In one embodiment, the hybrid group management module 110 manages groups formed in the LDAP directory server 108. Groups are typically defined based on certain common characteristics of members of the groups. A member can be included in a group if the member has an attribute of a specific type. Conventionally, groups can be static or dynamic. In accordance with one embodiment, the hybrid group management module 110 manages static groups as dynamic groups and dynamic groups as dynamic groups.
A static group is one where membership is specified by presence in a list. For example, a static group may comprise a list of members. The specific members are listed and identified by their attribute. The operation and management of a static group is further described in
A dynamic group is one where membership is inherent in some property of the entries. For example, a group containing a number of persons in an organization may be “everyone who works in the HR department”. This would be defined by a filter (query) against the directory for “department=HR”. As people are hired, laid-off, or transferred in the company, they may become part of the HR department group. The operation and management of a dynamic group is further described in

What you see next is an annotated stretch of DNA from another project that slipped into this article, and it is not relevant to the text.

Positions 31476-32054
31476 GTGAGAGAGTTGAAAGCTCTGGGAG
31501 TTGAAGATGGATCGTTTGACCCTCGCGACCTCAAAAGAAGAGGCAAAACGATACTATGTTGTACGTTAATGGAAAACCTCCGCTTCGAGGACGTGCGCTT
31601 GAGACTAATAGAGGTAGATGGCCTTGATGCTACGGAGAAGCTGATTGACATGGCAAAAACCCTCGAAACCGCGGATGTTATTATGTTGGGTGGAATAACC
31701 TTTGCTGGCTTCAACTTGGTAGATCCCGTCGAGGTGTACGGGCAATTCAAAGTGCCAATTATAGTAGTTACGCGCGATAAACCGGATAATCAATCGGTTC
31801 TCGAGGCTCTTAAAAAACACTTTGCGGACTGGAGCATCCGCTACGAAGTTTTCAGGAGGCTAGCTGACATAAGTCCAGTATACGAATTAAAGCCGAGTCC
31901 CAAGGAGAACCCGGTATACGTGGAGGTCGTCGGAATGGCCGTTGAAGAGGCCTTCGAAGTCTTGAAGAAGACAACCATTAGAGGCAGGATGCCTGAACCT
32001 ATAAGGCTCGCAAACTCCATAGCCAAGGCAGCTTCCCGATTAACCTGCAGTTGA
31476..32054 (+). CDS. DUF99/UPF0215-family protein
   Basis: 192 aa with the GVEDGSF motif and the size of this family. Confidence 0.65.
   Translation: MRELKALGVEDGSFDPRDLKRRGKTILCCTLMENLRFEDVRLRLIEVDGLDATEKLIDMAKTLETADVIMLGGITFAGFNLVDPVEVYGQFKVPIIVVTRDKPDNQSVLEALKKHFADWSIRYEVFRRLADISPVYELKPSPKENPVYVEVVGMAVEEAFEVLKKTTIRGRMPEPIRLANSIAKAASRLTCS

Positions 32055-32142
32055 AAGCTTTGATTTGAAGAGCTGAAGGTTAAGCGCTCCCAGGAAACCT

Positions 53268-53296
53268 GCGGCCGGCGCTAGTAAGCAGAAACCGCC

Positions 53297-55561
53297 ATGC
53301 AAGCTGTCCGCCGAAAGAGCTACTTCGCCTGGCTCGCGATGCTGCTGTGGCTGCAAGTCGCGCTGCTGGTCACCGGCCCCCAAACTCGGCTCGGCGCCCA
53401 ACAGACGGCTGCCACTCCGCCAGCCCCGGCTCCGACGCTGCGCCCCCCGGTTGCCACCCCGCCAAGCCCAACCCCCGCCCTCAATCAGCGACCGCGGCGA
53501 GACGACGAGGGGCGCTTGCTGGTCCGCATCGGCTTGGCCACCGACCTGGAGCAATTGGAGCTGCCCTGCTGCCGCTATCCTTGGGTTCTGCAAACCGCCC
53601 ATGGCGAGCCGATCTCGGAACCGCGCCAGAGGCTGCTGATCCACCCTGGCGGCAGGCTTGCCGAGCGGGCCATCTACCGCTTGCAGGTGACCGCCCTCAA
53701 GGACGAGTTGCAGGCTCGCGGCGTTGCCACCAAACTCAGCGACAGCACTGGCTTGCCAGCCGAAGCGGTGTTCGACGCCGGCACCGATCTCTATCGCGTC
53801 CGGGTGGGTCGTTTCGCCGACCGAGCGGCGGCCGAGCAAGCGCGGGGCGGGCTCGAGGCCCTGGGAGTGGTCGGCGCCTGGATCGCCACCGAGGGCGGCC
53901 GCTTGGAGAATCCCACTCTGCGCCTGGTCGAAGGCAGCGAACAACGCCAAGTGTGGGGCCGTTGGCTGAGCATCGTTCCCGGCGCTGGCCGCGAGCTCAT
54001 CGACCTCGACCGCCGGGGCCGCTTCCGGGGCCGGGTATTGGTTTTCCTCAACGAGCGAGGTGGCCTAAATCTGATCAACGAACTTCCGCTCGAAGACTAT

In accordance with one embodiment, the hybrid group management module 110 may receive a request pertaining to either a static group or a dynamic group. The hybrid group management module 110 processes the request accordingly and returns a result corresponding to the type of group the request is pertaining to. Thus, the hybrid group management module 110 may virtualize a group (e.g. Static group) by maintaining only one group (e.g. A dynamic group). If a request is pertaining to a static group, the hybrid group management module 110 may generate a response of the static group. If the request is pertaining to a dynamic group, the hybrid group management module 110 may generate a response of the dynamic group. This process is farther described with respect to
Referring back to
At block 206, processing logic executes the request on a dynamic group corresponding to the static group. The value of an attribute in the entries in the LDAP repository 112 is used to enumerate the members of the static group. In accordance with one embodiment, the attribute may comprise a “memberof” attribute. For example, an entry of an employee of a company working in the HR department may have an attribute of “memberof=HRpeople”.